days between medical, transportation and manufacturing companies in both countries, including
pharmaceutical companies working on treatments for COVID-19 and other diseases.
ADL Under Attack from ‘Progressive Groups’
The Anti-Defamation League, one of the American Jewish communities flagship umbrella groups
with a long history of defending Jews and other minorities against discrimination, has found itself on
the receiving end of a campaign of exclusion by self-described “Progressive” groups which have
determined that the ADL’s defense of Israel and its work with local police forces around the US put it
outside the boundaries of socially acceptable behavior. The campaign, dubbed “Drop the ADL” has
attracted support from over 150 left-wing groups, including the Democratic Socialists of America,
the Council on American-Islamic Relations (which is the US franchise of the Muslim Brotherhood),
the U.S. Campaign for Palestinian Rights and Jewish Voice for Peace.
Notably, some of the ADL’s long-time allies, including the NAACP and similar groups which represent
Latino-Americans and other minorities, have declined to speak up in defense of the ADL in this
situation. However, some liberal Jewish organizations have spoken out to push back against the anti-
Analysis – What Does All His Mean?
Life is difficult for many Israelis, but it is also growing increasingly difficult for Jews in many other
countries around the world, even wealthy countries like the US, Canada, Australia, France and the
UK. Tough economic times have traditionally led to an increase in anti-Semitism and it should not
come as a surprise to anyone that this is the case in 2020 as well.
Thus, the economic hardship in Israel, combined with ever-present tensions on the border between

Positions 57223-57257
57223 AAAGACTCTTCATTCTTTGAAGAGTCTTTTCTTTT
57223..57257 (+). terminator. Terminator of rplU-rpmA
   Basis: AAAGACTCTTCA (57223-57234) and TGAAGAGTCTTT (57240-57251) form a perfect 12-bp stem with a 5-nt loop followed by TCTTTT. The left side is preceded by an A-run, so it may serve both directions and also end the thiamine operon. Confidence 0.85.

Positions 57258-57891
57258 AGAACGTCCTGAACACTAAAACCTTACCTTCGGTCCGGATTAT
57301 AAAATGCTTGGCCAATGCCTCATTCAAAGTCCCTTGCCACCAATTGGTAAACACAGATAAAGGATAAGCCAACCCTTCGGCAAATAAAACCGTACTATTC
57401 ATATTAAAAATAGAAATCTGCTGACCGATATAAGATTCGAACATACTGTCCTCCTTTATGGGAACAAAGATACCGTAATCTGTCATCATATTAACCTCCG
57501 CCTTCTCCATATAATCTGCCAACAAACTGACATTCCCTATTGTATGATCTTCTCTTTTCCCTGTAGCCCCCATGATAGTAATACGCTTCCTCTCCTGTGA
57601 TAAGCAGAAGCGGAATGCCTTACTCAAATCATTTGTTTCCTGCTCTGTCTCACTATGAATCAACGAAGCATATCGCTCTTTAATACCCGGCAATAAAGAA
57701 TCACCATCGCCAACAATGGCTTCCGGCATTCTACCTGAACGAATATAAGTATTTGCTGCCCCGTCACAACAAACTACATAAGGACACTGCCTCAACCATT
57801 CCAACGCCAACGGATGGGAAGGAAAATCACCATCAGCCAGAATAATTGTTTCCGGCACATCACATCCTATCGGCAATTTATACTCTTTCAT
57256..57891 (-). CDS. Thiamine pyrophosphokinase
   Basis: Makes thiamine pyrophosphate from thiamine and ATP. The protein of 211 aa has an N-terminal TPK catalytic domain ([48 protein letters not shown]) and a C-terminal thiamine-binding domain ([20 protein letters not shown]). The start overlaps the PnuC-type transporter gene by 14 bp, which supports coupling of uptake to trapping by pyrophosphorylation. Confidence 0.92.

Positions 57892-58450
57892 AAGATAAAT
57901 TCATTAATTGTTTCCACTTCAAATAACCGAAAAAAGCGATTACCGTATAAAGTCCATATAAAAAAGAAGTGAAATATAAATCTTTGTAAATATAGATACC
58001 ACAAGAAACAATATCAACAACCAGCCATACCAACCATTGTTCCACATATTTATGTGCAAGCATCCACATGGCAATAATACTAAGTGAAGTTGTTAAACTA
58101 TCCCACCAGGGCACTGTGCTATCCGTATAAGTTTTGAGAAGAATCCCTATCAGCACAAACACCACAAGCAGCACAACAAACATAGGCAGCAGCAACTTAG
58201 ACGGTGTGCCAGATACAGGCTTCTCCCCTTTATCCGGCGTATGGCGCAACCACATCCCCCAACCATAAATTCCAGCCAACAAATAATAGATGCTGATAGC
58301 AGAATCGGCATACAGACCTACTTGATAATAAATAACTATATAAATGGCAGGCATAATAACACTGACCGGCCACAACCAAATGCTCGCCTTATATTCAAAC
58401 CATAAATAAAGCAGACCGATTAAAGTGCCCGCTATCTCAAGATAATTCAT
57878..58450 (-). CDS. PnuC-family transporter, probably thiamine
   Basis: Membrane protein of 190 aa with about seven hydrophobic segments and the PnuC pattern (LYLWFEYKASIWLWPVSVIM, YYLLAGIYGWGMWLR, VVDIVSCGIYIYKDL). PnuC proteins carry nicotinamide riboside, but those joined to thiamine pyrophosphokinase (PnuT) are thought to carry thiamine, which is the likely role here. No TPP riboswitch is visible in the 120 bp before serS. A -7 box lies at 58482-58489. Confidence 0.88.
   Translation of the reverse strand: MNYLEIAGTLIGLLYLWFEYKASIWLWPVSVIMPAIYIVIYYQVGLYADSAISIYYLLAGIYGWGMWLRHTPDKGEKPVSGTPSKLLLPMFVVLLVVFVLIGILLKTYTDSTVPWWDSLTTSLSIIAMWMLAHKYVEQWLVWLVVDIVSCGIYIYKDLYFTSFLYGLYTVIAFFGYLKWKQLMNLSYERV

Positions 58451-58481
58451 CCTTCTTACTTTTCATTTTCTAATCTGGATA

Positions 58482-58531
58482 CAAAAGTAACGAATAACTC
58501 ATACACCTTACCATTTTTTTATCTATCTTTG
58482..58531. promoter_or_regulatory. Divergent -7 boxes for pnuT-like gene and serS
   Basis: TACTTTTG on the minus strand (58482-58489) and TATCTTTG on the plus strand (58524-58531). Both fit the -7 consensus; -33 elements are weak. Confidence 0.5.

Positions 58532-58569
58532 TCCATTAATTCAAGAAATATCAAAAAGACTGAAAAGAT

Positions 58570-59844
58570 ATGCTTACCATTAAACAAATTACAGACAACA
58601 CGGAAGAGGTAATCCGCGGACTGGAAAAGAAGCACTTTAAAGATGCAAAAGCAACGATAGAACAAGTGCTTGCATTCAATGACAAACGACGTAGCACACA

Israel and the Hamas-ruled Gaza Strip, as well as the northern border with Hezbollah-controlled
Lebanon, have not dampened the interest in making Aliyah by Jewish people around the world. At
the same time, last week’s surprise announcement of normalized relations with the United Arab
Emirates, one of the wealthiest and most strategically important countries in the region, have given
hope for an economic bounce as large business deals between Israeli and UAE companies were
announced almost immediately, with many more believed to be in the pipeline. UAE business
interests, as well as its government-controlled sovereign wealth fund, are reported to be highly
interested in making large investments in Israel’s world-class high-tech sector, particularly in the
fields of water and agriculture.
Against this background, the Jewish Agencies estimate of 250,000 new immigrants coming to Israel
in the next five years makes perfect sense, and might even prove to be on the low end. The Aliyah
Return Center was founded and built for such a time as this, and we stand ready to do our part in
the housing, care, training and absorption of many new immigrants over the next few years, but we
need your help. Your prayers and financial contributions to the work of the Aliyah Return Center will
allow us to continue renovations and repair for many new buildings on our Galilee campus, giving us
an increased capacity to house new immigrants as well as providing for their needs as they begin
their new life in Israel.
Although it is not our primary focus, your financial contributions also support the economic recovery
and stability of Israel, as all of your donations are used to purchase supplies and support jobs in the
Galilee, Israel’s northern frontier region.
Aliyah News Reporter
Bringing you weekly Aliyah updates from the land.